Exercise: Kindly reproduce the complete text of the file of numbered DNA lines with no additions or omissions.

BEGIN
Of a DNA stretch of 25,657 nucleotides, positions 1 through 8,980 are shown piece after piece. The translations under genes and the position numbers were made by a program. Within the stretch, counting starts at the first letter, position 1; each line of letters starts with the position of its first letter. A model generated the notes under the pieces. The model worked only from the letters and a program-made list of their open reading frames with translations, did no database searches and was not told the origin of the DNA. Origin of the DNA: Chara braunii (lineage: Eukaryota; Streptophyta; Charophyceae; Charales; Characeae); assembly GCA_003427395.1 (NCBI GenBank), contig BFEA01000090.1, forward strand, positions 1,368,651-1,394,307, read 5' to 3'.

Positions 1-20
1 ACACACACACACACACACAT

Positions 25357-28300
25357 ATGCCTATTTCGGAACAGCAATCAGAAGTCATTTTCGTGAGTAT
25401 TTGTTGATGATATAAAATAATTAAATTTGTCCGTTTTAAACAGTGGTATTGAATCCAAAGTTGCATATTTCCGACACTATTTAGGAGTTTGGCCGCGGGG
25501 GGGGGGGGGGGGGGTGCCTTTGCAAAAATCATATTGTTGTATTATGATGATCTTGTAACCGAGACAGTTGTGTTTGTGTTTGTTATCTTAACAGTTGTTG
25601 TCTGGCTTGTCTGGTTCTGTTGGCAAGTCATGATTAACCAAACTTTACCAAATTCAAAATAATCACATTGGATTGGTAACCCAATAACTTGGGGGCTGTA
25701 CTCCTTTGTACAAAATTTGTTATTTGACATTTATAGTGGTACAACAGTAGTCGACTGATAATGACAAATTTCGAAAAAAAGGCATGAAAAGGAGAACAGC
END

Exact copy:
Of a DNA stretch of 25,657 nucleotides, positions 1 through 8,980 are shown piece after piece. The translations under genes and the position numbers were made by a program. Within the stretch, counting starts at the first letter, position 1; each line of letters starts with the position of its first letter. A model generated the notes under the pieces. The model worked only from the letters and a program-made list of their open reading frames with translations, did no database searches and was not told the origin of the DNA. Origin of the DNA: Chara braunii (lineage: Eukaryota; Streptophyta; Charophyceae; Charales; Characeae); assembly GCA_003427395.1 (NCBI GenBank), contig BFEA01000090.1, forward strand, positions 1,368,651-1,394,307, read 5' to 3'.

Positions 1-20
1 ACACACACACACACACACAT

Positions 25357-28300
25357 ATGCCTATTTCGGAACAGCAATCAGAAGTCATTTTCGTGAGTAT
25401 TTGTTGATGATATAAAATAATTAAATTTGTCCGTTTTAAACAGTGGTATTGAATCCAAAGTTGCATATTTCCGACACTATTTAGGAGTTTGGCCGCGGGG
25501 GGGGGGGGGGGGGGTGCCTTTGCAAAAATCATATTGTTGTATTATGATGATCTTGTAACCGAGACAGTTGTGTTTGTGTTTGTTATCTTAACAGTTGTTG
25601 TCTGGCTTGTCTGGTTCTGTTGGCAAGTCATGATTAACCAAACTTTACCAAATTCAAAATAATCACATTGGATTGGTAACCCAATAACTTGGGGGCTGTA
25701 CTCCTTTGTACAAAATTTGTTATTTGACATTTATAGTGGTACAACAGTAGTCGACTGATAATGACAAATTTCGAAAAAAAGGCATGAAAAGGAGAACAGC